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Boston residents sit down with a volunteer for guidance on the 20-page citizenship application. Photo by Gerald Hewes, Project Citizenship.

Democracy

2023 Citizenship Day Assists Hundreds of Bostonians

MA Latino News covers the social determinants of health and democracy. U.S. Citizenship supports individuals ability and right to participate in official elections.


BOSTON—Hundreds of residents shuffled in and out of the Reggie Lewis Center Saturday for free legal advice and assistance with their U.S. citizenship applications on the ninth annual Boston “Citizenship Day.”

The Mayor’s Office for Immigrant Advancement (MOIA) and Project Citizenship hosted the in-person workshop on April 1. Mayor Michelle Wu made a brief appearance to show her support and thank everyone involved in the collaborative event. 

“I’m feeling really emotional being here actually. I’m the daughter of two naturalized citizens and it took them years and years to get through that process,” Mayor Wu shared at the event. “I’m really excited that we are lowering those barriers for so many here today. We are going to continue to find ways to do that all throughout the year as well.”

About 29% of Boston’s total population is foreign-born with around 30,000 Boston residents eligible for U.S. citizenship. According to MOIA, 28% of foreign-born immigrants identify as Hispanic/Latino, 27% as Black/African American, and 26% as Asian/Pacific Islander.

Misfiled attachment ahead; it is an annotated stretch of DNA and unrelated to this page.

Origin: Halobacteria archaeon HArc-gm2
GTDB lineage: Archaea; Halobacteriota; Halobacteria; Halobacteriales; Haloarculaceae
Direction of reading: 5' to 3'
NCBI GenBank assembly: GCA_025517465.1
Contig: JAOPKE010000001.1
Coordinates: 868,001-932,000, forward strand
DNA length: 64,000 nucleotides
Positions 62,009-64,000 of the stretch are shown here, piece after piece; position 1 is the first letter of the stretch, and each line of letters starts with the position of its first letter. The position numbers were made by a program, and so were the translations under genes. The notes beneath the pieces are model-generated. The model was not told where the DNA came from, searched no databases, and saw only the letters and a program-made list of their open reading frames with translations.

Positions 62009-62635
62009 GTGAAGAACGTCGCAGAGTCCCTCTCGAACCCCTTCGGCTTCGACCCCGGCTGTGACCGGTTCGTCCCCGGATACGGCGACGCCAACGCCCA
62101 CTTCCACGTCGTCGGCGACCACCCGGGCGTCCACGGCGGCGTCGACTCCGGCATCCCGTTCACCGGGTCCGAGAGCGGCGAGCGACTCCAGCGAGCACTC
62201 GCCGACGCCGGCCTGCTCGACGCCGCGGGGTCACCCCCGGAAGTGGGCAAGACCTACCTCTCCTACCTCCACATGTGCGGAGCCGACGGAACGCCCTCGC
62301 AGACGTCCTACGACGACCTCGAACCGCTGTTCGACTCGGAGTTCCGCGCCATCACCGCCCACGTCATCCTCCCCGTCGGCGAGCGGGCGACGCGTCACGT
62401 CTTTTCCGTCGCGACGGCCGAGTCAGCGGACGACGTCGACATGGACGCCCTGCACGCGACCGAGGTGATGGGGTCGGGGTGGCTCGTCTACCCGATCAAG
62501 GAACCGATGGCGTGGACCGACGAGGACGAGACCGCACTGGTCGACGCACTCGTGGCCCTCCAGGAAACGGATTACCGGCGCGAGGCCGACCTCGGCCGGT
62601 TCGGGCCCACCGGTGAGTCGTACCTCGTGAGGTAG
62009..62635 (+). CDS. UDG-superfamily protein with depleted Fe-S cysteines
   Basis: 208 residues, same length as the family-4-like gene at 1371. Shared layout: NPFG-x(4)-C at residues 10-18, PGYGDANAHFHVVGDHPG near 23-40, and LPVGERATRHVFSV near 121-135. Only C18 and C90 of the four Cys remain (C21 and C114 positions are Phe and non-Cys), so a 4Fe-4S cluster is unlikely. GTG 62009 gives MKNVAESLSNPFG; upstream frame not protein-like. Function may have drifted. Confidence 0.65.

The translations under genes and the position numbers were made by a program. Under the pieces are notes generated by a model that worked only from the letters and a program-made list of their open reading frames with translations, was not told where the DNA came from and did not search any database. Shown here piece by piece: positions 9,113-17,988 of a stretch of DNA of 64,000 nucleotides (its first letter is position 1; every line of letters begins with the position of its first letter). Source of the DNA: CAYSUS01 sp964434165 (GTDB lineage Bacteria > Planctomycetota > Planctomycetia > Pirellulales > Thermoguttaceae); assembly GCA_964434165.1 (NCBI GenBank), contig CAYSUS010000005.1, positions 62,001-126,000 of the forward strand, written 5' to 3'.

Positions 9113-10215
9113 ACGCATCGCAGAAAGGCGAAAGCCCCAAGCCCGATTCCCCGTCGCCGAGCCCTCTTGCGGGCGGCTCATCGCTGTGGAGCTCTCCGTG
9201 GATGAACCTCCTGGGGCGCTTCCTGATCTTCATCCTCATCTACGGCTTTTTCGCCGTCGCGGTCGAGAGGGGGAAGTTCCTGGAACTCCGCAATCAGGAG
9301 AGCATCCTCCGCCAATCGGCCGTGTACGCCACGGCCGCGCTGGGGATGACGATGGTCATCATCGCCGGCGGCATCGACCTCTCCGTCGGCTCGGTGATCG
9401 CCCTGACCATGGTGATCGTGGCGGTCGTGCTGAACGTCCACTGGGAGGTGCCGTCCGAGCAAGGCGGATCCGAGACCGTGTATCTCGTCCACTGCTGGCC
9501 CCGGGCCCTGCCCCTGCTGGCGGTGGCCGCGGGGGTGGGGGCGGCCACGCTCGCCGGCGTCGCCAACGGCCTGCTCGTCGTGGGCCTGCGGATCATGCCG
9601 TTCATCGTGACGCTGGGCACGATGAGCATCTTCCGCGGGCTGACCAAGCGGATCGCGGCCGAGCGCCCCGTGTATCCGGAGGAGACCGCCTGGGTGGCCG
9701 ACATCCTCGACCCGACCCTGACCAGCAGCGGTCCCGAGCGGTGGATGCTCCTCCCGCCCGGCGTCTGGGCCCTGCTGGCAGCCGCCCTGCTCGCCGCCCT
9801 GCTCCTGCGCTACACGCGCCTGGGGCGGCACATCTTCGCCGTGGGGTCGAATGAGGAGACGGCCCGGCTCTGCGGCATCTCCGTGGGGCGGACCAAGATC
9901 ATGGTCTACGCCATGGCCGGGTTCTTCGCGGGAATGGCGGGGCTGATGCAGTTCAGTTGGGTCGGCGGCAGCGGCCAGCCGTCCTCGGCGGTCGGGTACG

Since its beginning in 2014, “Citizenship Day”—organized by the City of Boston and Project Citizenship—has helped almost 3,000 applicants begin their paths toward U.S. citizenship. 

“Becoming a U.S. citizen is an important milestone for many immigrants, but it can be a complicated and expensive process,” commented Mayor Wu.Citizenship Day helps eliminate one of those barriers.” 

The process of becoming a U.S. citizen can cost thousands of dollars in legal fees. Assistance from a lawyer can range from $500 to $2,500.

Hundreds of volunteers—including lawyers, pro bono attorneys, law students, and community members—come together each year to help set up the extensive workshop or personally guide Boston residents through the 20-page citizenship application for free. 

Although there are still application fees, low-income residents may qualify for a fee waiver through U.S Citizenship and Immigration Services (USCIS)—learn more at www.uscis.gov/i-912

One Percent for America, a Boston nonprofit, also offered access to 1% interest loans to assist with fees such as the $725 charge for processing an application. 

“Citizenship allows people to participate in our democracy and be civically engaged,” said Executive Director Mitra Shavarini of Project Citizenship. “By providing free legal help, we make sure citizenship isn’t just for people who can afford it.”

Photo by Gerald Hewes, Project Citizenship.

The Boston-based nonprofit, Project Citizenship, looks to provide free workshops, eligibility screening, application assistance, legal referrals, and other support year-round to residents applying for U.S. citizenship.

“On average, we have served applicants from over 50 countries in a single day event and we have completed over 1,200 fee waivers, providing financial support for low-income applicants, during these workshops,” reads the Project Citizenship website. “This annual event promotes the importance of citizenship for the health and vitality of our city.”

Learn more about Citizenship Day at Project Citizenship’s website or MOIA’s official page.

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